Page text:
The Alberta government has extended the wage freeze for non-union public service employees, citing in part the economic upheaval caused by the COVID-19 pandemic.
“Given the current economic crisis, the Government of Alberta is extending the salary restraint for non-union Alberta Public Service and public agency employees until March 31, 2021,” public service commissioner Tim Grant told government managers Wednesday in an email obtained by CBC News.
“Wages and other benefits for Alberta public sector workers in many occupations are significantly higher than in other large provinces, as is highlighted in the 2019 MacKinnon Panel report,” Grant said.
He said the government’s goal is to “restrain public sector compensation so it will align with national averages over time.” Union employees are not affected, Grant said.
Alberta wages higher across the board
Alberta Federation of Labour president Gil McGowan said he thinks most Albertans would see the wage freeze as reasonable during the COVID-19 pandemic. But he said he is troubled by some of the other justifications the government used when announcing the wage freeze extension.
“It is true that Albertans, for the last 20 years, have been getting paid more than people doing similar work in other provinces,” McGowan said. “But that is true in both the public and private sectors.
“They are not acknowledging that we have a higher wage economy and I think most Albertans would say that that’s a good thing,” he said, adding those higher wages also drive spending.
McGowan said public-sector workers often haven’t experienced the same sort of wage increases those in the private sector have, during years when the provincial economy was booming.
Finance Minister Travis Toews was unavailable for an interview Thursday.
“Given the current economic landscape, holding the line on compensation is respectful to the reality facing many Albertans who continue to see their wages reduced or have lost their jobs,” Jerrica Goodwin, the minister’s press secretary, said in a statement. “The need for wage restraint does not diminish the respect government has for public sector workers.”
Wage freeze in place for years
In January 2016, the former NDP government froze the salaries of public-sector managers and other non-union employees for two years, saying it would save $28.5 million annually. The move affected about 7,000 provincial workers.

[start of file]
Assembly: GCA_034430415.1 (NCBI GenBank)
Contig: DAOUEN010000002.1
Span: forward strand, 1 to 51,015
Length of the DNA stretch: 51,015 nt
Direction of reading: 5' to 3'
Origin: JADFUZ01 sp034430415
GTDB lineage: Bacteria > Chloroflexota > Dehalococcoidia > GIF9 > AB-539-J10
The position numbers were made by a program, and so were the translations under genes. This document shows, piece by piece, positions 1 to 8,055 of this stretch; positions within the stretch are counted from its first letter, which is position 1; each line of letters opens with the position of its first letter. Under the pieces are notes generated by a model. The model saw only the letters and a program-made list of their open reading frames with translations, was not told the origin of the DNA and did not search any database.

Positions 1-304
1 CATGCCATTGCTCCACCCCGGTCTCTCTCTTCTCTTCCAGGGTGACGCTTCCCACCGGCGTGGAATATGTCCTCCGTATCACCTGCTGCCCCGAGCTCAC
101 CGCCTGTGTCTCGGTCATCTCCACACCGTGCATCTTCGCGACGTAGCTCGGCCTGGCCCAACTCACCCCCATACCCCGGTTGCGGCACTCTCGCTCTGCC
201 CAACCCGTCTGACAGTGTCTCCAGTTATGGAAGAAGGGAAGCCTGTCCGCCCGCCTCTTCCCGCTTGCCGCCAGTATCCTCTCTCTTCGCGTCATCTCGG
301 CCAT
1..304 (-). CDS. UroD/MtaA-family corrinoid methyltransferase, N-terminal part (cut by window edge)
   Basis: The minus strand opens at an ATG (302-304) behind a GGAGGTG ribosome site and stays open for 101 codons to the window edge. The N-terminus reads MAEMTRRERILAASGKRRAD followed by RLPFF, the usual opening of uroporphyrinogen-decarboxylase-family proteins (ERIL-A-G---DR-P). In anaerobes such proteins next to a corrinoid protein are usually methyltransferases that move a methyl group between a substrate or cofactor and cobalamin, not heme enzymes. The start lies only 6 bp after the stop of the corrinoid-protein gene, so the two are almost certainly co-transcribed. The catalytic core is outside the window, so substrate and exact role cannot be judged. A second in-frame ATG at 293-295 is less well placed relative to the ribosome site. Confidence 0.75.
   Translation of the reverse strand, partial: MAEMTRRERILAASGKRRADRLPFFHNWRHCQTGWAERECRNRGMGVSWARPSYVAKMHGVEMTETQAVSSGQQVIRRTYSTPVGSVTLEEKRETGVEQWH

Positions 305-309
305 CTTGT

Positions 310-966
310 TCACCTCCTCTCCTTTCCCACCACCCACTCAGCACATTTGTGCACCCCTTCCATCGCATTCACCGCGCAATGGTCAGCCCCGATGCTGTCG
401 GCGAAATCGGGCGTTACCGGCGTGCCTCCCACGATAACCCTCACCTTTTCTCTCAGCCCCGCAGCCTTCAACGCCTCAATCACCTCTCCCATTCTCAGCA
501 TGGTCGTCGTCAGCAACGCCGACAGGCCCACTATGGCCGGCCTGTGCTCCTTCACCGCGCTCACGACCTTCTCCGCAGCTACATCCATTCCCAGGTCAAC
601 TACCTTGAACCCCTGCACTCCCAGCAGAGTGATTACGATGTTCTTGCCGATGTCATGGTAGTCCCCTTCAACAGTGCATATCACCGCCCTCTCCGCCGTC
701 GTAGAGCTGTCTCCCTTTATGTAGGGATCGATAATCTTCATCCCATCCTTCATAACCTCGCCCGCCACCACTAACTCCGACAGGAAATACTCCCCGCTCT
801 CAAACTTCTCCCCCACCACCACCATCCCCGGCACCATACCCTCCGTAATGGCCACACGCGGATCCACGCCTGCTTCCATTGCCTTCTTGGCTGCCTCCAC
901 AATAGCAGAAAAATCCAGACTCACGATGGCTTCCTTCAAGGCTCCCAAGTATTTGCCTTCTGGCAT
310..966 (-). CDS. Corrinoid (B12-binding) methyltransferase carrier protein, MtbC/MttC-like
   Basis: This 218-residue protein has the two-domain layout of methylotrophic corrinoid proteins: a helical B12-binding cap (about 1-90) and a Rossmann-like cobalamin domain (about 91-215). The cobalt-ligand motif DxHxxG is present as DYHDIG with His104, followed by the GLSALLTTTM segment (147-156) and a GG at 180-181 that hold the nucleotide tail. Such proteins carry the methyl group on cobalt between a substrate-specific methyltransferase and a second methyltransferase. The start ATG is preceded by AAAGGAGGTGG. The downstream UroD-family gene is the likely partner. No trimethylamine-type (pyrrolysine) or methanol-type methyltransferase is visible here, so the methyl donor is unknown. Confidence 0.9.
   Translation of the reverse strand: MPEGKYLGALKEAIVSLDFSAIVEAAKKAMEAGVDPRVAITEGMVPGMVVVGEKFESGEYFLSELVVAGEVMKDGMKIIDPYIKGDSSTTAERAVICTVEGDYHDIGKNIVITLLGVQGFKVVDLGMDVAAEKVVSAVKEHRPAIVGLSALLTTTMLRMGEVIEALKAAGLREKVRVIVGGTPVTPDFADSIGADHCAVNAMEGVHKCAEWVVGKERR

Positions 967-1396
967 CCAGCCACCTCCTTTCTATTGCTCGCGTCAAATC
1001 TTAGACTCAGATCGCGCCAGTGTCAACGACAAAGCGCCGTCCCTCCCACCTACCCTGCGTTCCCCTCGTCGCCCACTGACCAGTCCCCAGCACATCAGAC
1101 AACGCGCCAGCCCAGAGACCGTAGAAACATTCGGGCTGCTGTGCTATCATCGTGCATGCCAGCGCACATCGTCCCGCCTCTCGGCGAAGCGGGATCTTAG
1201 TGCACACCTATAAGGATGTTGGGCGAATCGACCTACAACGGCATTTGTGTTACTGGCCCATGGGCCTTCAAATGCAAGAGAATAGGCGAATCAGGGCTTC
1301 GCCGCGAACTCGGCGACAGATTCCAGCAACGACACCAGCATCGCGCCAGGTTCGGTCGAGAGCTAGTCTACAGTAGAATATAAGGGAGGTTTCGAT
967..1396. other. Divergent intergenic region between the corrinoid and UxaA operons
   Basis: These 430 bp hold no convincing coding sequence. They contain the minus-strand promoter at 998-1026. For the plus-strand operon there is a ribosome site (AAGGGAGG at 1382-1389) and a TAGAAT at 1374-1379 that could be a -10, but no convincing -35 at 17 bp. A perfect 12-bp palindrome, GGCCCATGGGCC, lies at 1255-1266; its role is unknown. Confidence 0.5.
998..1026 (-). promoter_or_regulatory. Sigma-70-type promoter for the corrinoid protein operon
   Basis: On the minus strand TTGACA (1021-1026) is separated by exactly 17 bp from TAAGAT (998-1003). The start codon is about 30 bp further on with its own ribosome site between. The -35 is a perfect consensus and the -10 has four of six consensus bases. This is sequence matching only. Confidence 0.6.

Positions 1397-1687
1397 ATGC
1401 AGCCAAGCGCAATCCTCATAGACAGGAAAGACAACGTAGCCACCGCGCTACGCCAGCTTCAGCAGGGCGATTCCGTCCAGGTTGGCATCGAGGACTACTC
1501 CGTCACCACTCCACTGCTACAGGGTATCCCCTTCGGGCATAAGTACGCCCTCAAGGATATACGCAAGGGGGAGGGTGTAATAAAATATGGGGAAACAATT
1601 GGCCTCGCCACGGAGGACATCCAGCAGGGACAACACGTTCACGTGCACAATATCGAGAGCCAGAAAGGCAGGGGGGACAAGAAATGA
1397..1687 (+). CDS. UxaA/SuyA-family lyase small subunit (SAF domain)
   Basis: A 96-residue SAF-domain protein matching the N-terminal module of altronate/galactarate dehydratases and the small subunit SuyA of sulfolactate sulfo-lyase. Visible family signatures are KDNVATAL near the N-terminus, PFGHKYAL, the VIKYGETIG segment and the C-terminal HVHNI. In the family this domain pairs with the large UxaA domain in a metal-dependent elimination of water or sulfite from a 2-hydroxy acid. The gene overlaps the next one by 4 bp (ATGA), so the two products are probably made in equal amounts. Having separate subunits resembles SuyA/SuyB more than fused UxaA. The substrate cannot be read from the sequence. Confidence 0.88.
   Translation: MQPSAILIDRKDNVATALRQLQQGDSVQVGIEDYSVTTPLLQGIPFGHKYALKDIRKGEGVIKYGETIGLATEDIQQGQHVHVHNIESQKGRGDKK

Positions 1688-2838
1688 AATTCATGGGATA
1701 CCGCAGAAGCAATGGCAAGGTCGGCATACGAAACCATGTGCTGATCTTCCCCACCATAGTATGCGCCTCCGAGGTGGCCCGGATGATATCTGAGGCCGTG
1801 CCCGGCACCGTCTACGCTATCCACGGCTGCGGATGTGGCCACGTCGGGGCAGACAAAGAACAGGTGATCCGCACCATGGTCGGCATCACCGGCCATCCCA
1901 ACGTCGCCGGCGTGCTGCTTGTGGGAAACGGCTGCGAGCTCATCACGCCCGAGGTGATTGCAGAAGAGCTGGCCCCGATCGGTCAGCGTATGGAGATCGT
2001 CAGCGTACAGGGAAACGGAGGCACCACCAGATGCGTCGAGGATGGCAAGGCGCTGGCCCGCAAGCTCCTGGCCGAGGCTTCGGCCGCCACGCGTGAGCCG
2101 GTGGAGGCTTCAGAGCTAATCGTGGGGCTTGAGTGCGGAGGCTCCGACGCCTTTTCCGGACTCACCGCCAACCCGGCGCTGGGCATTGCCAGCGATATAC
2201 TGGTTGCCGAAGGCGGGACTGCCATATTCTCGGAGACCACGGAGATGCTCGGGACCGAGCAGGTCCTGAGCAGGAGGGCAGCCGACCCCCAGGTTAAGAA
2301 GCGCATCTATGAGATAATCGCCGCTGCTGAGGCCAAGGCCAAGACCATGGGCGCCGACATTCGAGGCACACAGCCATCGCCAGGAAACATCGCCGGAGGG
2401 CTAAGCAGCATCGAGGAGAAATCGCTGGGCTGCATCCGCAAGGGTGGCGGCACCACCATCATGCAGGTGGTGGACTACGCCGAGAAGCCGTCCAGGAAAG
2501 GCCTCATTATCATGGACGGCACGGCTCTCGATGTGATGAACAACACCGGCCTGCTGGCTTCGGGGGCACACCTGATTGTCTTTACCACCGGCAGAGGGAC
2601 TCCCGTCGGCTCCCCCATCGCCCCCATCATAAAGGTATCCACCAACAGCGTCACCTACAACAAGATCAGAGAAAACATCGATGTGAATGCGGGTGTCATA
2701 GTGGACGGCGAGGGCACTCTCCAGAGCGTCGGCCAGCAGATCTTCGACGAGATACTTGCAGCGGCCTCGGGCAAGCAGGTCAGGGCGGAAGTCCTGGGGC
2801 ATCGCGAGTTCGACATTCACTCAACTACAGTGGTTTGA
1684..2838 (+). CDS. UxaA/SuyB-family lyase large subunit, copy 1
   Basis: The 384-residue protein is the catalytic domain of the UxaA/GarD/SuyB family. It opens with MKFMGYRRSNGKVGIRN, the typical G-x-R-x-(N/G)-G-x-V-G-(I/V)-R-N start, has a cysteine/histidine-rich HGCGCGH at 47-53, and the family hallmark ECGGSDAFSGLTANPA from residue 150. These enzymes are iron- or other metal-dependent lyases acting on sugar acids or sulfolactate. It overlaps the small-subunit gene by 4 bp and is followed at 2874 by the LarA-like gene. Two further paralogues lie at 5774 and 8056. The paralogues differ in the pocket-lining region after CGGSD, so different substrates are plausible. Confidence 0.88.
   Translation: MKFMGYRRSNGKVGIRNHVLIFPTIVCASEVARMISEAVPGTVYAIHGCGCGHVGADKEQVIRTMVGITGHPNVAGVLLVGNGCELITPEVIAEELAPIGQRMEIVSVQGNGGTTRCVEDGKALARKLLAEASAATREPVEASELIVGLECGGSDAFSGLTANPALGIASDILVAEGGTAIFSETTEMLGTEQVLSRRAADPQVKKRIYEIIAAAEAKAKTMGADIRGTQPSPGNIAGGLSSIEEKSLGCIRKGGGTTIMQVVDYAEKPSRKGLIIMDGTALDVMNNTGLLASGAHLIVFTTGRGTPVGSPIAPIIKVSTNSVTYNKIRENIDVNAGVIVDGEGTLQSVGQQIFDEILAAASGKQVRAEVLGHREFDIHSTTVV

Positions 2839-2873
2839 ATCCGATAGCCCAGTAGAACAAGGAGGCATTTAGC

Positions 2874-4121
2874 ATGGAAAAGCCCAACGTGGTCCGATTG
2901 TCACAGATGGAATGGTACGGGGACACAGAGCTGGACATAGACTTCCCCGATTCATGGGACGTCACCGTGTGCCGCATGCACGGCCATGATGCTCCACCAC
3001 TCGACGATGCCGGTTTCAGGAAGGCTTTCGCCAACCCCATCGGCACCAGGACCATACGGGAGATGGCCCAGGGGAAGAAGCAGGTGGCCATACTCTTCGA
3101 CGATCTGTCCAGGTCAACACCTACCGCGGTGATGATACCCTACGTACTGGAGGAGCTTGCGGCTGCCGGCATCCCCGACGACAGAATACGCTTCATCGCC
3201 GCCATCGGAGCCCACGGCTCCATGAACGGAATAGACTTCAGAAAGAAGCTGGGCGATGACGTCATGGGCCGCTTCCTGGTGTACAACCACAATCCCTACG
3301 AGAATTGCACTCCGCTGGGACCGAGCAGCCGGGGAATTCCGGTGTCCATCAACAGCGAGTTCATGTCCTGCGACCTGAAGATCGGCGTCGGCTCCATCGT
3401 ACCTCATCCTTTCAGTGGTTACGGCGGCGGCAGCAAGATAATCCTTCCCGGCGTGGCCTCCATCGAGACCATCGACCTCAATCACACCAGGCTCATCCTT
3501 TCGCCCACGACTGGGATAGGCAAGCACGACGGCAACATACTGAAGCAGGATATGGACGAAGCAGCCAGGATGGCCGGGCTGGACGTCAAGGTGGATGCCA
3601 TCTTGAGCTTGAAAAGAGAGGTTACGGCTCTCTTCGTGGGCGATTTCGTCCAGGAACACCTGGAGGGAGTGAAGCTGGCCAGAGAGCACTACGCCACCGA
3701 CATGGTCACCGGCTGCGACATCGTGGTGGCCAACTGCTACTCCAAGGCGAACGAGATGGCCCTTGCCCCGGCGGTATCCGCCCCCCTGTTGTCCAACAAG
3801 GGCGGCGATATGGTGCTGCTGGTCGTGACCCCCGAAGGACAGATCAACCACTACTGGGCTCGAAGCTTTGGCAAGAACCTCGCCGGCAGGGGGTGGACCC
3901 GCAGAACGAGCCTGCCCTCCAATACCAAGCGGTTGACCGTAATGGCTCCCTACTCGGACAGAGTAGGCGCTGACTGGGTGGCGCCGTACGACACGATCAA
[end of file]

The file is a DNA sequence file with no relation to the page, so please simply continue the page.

In November 2017, the NDP extended the freeze to the end of September 2019, and the United Conservative Party has maintained it. The freeze was set to expire at the end of this month.
“Government is mindful about the length of time the salary restraint has been in place and will be looking closely at ideas and initiatives to support employee engagement such as cost-effective learning and development opportunities,” Grant said.
His email referenced a report produced by the MacKinnon Panel, a group the UCP government convened last year to help Alberta balance its budget and find savings. The six-person panel was chaired by former Saskatchewan finance minister Janice MacKinnon.
One of the panel’s recommendations, however, was to end the wage freeze on non-bargaining employees and provide merit-based and reasonable wage increases “to ensure the equitable treatment of all Alberta public service employees (bargaining and non-bargaining) and support the attraction, engagement and retention of qualified staff.”
“They recognized that, especially in many professional categories — whether it was engineering, science, management — people working at the senior levels in the public sector were actually getting paid less than their counterparts in the private sector,” McGowan said.
“So it is ironic for the government now to point to the MacKinnon Panel as justification for keeping the freeze in place.”